Artist Greg Land is not a name I greet with open arms.  And certainly, when Carla does show up for a scene in issue #3, he can’t pull off the passive-aggressive smugness that we saw in X-Men Prime.  Still, this is some of his better work – there are some decent action sequences, and the vacant smiling is largely confined to disguised Weapon X agents who are meant to be slightly off-kilter anyway.

And he’s a curious choice for a Weapon X relaunch.  Previous incarnations have tended to overdose on moody grit.  But you don’t get much less grim than Greg Land.  Whatever else might be said about his work, it’s relentlessly sunny.  And in fact, there’s a lot of broad daylight and beautiful landscapes here.  It’s a strange kind of Weapon X book, where, yes, there are murder robots and suspension tanks, but the weather is nice and even the Weapon X staff are preoccupied with picking up the kids from school.  It’s backed away from a lot of the cliches that grated in earlier versions.  Somewhat to my surprise, Greg Land plays rather well into that choice.

(Except that he can’t do Carla.)

An odd book, but a better start than I was braced for.  Going straight into a crossover from here sure seems a weird call, though…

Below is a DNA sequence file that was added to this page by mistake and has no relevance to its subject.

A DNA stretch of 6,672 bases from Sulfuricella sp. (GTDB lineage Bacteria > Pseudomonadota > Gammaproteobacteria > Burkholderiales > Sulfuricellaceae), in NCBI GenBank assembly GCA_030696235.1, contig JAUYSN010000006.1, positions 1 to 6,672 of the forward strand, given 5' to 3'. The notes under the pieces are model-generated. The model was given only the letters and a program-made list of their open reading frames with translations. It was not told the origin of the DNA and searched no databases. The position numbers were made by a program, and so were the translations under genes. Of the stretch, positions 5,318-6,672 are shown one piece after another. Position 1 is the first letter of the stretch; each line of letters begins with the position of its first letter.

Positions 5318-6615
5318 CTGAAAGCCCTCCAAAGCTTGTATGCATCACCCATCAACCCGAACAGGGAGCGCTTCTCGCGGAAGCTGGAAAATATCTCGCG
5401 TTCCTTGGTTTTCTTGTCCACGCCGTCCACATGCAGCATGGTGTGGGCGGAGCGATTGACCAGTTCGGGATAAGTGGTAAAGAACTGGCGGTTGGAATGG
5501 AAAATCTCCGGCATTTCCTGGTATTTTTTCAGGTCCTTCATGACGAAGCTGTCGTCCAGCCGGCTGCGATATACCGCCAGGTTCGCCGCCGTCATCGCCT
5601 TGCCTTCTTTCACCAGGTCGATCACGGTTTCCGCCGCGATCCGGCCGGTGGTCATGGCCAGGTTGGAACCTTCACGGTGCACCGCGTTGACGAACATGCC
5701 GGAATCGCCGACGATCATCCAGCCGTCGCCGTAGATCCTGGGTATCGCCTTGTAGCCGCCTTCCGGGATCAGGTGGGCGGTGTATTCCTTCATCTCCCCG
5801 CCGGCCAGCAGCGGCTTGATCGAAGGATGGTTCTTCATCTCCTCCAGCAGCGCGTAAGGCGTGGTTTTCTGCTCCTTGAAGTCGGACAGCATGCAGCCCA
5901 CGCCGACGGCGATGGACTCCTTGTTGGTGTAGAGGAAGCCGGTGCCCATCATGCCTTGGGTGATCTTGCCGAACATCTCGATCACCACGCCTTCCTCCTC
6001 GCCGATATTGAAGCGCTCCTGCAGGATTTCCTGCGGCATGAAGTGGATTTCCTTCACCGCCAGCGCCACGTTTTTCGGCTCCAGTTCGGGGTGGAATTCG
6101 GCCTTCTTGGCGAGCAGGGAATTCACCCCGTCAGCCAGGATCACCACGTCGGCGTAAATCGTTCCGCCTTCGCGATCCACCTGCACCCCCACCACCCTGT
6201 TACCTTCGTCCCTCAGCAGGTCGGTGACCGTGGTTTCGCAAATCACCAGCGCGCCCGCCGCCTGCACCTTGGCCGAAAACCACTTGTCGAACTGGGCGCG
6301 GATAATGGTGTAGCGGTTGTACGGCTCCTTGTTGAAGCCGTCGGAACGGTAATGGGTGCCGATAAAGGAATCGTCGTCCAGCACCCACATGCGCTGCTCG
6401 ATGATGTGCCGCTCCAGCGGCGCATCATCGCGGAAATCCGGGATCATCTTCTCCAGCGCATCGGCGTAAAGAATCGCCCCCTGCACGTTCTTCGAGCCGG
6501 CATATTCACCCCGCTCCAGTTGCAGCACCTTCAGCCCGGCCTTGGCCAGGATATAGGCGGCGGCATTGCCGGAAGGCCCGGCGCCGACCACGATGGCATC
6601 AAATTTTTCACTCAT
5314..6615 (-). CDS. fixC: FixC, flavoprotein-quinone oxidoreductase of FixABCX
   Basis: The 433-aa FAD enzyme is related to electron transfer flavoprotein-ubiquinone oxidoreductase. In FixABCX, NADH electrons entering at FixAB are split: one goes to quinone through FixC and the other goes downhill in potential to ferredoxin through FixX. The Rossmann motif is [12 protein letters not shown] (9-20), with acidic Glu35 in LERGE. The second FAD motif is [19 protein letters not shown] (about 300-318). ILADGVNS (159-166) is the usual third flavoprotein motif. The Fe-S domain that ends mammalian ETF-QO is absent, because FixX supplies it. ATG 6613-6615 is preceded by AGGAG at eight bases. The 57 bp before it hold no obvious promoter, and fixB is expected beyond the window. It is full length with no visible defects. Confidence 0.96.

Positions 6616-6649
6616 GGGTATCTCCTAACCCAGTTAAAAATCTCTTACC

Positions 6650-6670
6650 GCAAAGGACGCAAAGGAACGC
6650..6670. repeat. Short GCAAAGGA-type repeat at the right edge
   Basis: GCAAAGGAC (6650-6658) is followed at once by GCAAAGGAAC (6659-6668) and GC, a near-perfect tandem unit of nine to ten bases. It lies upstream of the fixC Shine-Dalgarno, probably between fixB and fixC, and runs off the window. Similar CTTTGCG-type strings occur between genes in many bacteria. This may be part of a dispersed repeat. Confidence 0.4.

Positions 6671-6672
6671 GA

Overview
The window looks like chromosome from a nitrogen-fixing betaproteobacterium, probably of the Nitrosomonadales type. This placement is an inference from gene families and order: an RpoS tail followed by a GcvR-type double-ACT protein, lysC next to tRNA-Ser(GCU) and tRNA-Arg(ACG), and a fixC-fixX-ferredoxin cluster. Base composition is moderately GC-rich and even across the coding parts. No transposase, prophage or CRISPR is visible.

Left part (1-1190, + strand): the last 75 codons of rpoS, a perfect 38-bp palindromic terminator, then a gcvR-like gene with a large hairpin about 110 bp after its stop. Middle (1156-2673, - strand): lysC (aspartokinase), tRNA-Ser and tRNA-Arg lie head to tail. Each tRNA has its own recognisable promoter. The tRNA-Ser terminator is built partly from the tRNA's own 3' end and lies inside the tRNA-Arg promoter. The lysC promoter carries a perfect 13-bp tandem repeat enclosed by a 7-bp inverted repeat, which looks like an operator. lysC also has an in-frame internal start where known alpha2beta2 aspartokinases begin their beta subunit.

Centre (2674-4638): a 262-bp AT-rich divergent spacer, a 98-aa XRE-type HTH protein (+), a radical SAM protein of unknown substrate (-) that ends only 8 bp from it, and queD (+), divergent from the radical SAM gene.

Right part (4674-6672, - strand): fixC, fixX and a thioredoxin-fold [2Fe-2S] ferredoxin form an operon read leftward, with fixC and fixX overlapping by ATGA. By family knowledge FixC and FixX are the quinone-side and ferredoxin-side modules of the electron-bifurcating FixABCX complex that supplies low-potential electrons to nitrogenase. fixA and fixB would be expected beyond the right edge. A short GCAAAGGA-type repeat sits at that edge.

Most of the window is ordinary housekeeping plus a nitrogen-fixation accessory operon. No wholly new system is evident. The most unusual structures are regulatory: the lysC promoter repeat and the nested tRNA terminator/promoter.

Bring on the comments

  1. Voord 99 says:

    Lady Deathstrike, Logan, Sabretooth, Warpath and Domino in a book titled Weapon X. Well, we all know what that will be like: self-consciously dark and gritty in a terribly affected way.

    What could possibly suit better than a crossover with Amadeus Cho?*

    No, this does not justify putting Greg Land on art.

    *Yes, I know that the answer to this question is “Greg Pal writes both.” But it still sounds like a tonal clash.

  2. Brendan says:

    I’m quite liking the move away from ‘mandatory’ 6 issue, self-contained arcs. As someone who prefers to read in trades, I’m more than willing to put cash down for a trade that ends on a cliffhanger, a collection of one issue stories or whatever. Anything to cut out the typical issue 3-5 padding of a story.

  3. JD says:

    Totally Awesome Hulk #19, despite being labelled as a mere “Prelude”, is totally the next part of the story and absolutely essential reading (although maybe some of it will be repeated/recapped in Weapon X #4).

    Basically, the idea is that Weapon X won’t content themselves with harvesting mutant powers, and make a go at getting some Hulk blood. Cue the inevitable team-up once Amadeus figures out what’s going on.

    As a basis for a crossover, it’s perfectly serviceable. It helps that Pak writing it all makes everyone’s voice feel consistent, and the transition from one book to the other seamless. Also, it’s not like the Hulk book was particularly busy with any kind of overarching storyline, so it can stand spending a few issues dealing with a Weapon X-driven crossover.

  4. Ben says:

    Just caught up on this.

    While I gate Land, this is better than his usual stuff at least. Even if Logan and Sabertooth are off model.

    Actually, I think this book is just totally ignoring Creed being good now and Logan being a different Logan.